In 1986, Congress passed an act that created the Columbia River Gorge National Scenic Area. This scenic area was created to protect natural, scenic and cultural resources and to stimulate the economy of the Gorge region. The mission statement within the act called for a lodge and meeting center to be built - Skamania Lodge.
Located on 175 wooded acres overlooking the Columbia River Gorge and Cascade Mountains construction began July 16, 1991. A true public-private partnership involving four primary parties, The Columbia River Gorge Commission, The USDA Forest Service, Skamania County and Grayco Resources, Inc. - the builder, The Lodge opened its doors on February 26, 1993.
Skamania Lodge is home to original local artwork, ceramics and petroglyph rubbings depicting Native American history of the Columbia River Gorge and The USDA Forest Service - who has a permanent presence at the Lodge, providing information, interpretive services and occasionally, guided hikes along private trails.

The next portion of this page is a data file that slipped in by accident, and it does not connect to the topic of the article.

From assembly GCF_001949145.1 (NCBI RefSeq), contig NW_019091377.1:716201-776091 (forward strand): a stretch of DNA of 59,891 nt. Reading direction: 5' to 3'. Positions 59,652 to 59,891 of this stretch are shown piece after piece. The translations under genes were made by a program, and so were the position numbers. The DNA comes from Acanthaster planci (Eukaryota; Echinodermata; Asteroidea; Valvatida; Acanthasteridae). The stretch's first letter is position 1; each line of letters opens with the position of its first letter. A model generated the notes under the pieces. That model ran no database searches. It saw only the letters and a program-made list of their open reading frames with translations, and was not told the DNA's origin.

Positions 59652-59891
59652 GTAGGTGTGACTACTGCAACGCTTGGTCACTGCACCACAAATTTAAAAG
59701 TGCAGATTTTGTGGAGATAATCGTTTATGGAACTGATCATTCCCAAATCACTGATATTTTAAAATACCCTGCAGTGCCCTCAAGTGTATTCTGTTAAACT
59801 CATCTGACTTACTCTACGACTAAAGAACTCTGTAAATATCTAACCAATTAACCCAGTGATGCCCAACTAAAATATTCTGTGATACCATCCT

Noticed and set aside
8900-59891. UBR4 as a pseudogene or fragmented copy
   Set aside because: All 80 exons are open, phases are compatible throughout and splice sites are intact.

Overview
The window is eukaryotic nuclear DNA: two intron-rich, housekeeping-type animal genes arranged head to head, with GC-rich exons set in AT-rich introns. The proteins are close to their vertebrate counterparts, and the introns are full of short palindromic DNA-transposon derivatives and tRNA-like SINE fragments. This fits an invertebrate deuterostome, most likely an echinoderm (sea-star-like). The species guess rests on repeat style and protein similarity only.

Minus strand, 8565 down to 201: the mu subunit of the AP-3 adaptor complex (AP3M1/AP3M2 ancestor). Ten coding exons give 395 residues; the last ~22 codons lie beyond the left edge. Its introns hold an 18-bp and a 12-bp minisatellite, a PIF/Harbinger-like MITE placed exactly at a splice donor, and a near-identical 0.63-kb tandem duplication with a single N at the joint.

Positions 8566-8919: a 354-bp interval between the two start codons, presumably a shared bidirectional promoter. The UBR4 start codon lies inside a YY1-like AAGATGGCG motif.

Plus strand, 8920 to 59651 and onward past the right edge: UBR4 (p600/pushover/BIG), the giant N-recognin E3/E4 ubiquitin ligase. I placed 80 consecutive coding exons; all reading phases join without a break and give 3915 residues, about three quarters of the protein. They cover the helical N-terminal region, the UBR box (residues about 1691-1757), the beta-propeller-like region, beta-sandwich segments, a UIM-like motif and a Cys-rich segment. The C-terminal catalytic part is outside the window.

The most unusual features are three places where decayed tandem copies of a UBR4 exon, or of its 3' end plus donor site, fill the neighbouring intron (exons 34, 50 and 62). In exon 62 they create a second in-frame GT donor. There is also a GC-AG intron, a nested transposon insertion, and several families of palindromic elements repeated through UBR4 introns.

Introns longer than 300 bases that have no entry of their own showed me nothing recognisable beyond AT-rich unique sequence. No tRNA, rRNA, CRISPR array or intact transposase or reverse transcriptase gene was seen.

History and beauty entwine with functionality at Skamania Lodge. With 254 guest rooms, 23 function rooms amongst 22,000 square feet of state-of-the-art meeting space, and banquet dining for up to 500 people, events at the Lodge are unparalleled. Lodge guests also enjoy the Cascade Dining Room or River Rock for a lighter fare and cocktails; play a round of golf on an 18-hole par 70 championship course or relax in the full service Waterleaf Spa.
HELP US MAKE A POSITIVE DIFFERENCE FOR THE COLUMBIA RIVER GORGE NATIONAL SCENIC AREA
The National Forest Foundation's Forest Stewardship Fund gives guests an easy way to be stewards of our amazing public lands. Throughout the country, when you stay at participating lodges, you may voluntarily contribute $1 per room night to the Forest Stewardship Fund, to enhance the National Forest or Scenic Area adjacent to where the funds are collected. The National Forest Foundation, the participating business and the local Forest Service work together to invest the funds in on-the-ground conservation projects, conducted through local non-profit partners. Projects include those that improve wildlife habitat, enrich streams, restore native plants, and improve recreational experiences. For more information about the fund, please visit the National Forest Foundation's website or contact Greg Peters at firstname.lastname@example.org or (406) 830-3361.